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Thread: Bush Commutes Sentences for Ramos and Compean!

  1. #1
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    Default Bush Commutes Sentences for Ramos and Compean!

    It's about damn time this idiot stepped up and did what's right. I'm so happy these guys get some proper justice (being let go)!

    Bush Commutes Sentences for Two Former Border Patrol Agents
    President Bush commutes the sentences of Ignacio Ramos and Jose Alonso Compean, convicted of shooting a Mexican drug runner in 2005.

    Monday, January 19, 2009

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    Jan. 17, 2007: Former U.S. Border Patrol agents Ignacio Ramos (left) and Jose Alonso Compean (right) turn themselves in to federal authorities.

    Jan. 17, 2007: Former U.S. Border Patrol agents Ignacio Ramos (left) and Jose Alonso Compean (right) turn themselves in to federal authorities.
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    On his last full day in office, President Bush commuted the controversial sentences of two former Border Patrol agents convicted of shooting a Mexican drug runner in 2005.

    The imprisonment of Ignacio Ramos and Jose Alonso Compean had sparked outcry from critics who said the men were just doing their jobs and were punished too harshly. They had been sentenced to 11- and 12-year sentences, respectively.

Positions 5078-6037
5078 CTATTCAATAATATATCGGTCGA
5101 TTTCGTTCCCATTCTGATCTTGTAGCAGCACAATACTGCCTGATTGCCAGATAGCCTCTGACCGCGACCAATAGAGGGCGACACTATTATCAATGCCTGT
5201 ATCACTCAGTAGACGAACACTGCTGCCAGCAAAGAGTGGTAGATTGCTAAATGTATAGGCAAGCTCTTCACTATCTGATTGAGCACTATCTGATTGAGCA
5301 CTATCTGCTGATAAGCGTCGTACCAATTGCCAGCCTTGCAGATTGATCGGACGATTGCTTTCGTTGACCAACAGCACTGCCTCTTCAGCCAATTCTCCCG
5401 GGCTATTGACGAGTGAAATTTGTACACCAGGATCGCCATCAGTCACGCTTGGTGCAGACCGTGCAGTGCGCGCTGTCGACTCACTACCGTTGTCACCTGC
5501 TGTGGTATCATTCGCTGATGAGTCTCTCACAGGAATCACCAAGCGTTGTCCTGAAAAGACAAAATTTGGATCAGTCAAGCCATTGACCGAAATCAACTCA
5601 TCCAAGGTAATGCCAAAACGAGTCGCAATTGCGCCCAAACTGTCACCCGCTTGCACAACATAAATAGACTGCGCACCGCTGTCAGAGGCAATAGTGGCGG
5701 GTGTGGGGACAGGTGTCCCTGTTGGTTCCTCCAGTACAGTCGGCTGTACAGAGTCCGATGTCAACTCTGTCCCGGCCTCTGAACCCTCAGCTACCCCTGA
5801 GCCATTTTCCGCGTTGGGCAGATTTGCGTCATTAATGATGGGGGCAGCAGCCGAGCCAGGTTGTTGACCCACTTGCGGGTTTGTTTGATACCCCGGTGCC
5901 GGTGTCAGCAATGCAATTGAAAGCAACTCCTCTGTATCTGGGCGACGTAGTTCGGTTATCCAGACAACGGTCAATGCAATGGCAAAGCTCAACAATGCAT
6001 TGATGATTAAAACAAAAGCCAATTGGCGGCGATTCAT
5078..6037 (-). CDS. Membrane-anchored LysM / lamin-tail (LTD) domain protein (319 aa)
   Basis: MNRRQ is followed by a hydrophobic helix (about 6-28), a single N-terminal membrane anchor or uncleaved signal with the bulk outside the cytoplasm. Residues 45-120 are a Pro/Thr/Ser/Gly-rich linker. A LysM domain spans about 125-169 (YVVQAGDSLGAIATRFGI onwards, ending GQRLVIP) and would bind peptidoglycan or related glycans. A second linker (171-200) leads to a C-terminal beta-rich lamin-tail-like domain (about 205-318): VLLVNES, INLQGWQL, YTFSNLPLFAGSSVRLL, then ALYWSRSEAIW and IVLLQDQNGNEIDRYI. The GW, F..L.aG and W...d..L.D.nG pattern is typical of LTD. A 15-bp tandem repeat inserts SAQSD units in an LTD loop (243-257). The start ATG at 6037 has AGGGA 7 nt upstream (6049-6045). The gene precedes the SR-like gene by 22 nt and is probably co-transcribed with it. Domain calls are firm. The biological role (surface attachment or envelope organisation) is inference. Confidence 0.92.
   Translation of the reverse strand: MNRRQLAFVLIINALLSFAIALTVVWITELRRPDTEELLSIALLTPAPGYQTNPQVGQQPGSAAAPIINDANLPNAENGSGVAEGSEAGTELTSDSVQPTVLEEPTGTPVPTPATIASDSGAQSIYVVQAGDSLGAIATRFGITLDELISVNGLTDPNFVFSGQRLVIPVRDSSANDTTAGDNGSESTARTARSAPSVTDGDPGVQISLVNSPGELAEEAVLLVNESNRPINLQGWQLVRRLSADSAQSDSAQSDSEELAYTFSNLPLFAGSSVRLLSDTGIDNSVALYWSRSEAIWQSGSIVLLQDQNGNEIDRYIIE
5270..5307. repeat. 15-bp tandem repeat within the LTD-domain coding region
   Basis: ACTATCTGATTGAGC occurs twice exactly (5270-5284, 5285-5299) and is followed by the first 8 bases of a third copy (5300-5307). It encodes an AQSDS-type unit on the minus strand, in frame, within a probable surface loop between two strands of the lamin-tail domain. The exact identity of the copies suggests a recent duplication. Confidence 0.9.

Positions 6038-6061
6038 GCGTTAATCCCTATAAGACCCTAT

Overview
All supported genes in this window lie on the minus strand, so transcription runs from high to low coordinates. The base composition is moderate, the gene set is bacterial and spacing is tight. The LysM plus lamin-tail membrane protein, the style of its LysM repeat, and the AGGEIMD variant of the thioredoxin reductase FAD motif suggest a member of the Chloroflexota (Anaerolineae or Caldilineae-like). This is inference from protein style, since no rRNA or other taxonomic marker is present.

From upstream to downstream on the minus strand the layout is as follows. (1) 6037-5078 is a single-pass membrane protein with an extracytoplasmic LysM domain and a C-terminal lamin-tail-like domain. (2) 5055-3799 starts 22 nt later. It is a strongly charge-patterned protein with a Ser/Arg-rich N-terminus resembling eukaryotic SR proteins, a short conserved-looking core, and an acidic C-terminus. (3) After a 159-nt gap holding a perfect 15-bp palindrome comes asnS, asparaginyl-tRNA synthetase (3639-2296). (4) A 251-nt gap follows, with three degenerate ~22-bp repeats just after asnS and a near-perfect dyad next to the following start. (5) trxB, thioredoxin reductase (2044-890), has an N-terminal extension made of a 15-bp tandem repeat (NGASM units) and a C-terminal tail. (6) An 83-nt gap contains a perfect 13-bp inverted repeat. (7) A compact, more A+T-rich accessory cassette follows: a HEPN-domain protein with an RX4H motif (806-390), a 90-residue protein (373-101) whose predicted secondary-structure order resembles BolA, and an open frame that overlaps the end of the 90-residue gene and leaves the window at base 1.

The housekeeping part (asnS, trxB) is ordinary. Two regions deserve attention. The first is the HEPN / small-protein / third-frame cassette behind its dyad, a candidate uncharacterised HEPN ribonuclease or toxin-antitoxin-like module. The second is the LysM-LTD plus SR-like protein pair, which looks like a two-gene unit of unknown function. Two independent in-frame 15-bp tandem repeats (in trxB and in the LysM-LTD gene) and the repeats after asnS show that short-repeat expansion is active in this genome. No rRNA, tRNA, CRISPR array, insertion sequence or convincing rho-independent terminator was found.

Their sentences will now expire on March 20 of this year.

    Ramos and Compean were sentenced in connection with the shooting of Osvaldo Aldrete Davila, who was shot in the buttocks while trying to flee along the Texas border. He admitted smuggling several hundred pounds of marijuana on the day he was shot and pleaded guilty last year to drug charges related to two other smuggling attempts.

    The pair's case ignited debate across the country, as a chorus of organizations and members of Congress -- many of them Republican -- argued that the men were just doing their jobs. Rep. Dana Rohrabacher, R-Calif., was particularly outspoken on the issue, at one time describing Ramos and Compean as "unjustly convicted men who never should have been prosecuted in the first place."

    Nearly the entire congressional delegation from Texas and other lawmakers from both sides of the political aisle pleaded with Bush to grant them clemency. Conservatives hailed Bush's decision Monday.

    "The whole thing was ridiculous from beginning to end, and two years was way too long for them to serve," said radio talk show host Laura Ingraham. "Conservatives are very happy across the country."

    Rep. Steve King, R-Iowa, said in a written statement that Bush had "responded to the calls for compassion that came from across the country and made the right decision in granting these two men commutations."

    The border agents argued during their trials that they believed Davila was armed and that they shot him in self defense. The prosecutor in the case said there was no evidence linking the smuggler to the van that contained the marijuana. The prosecutor also said the border agents didn't report the shooting and tampered with evidence by picking up several spent shell casings.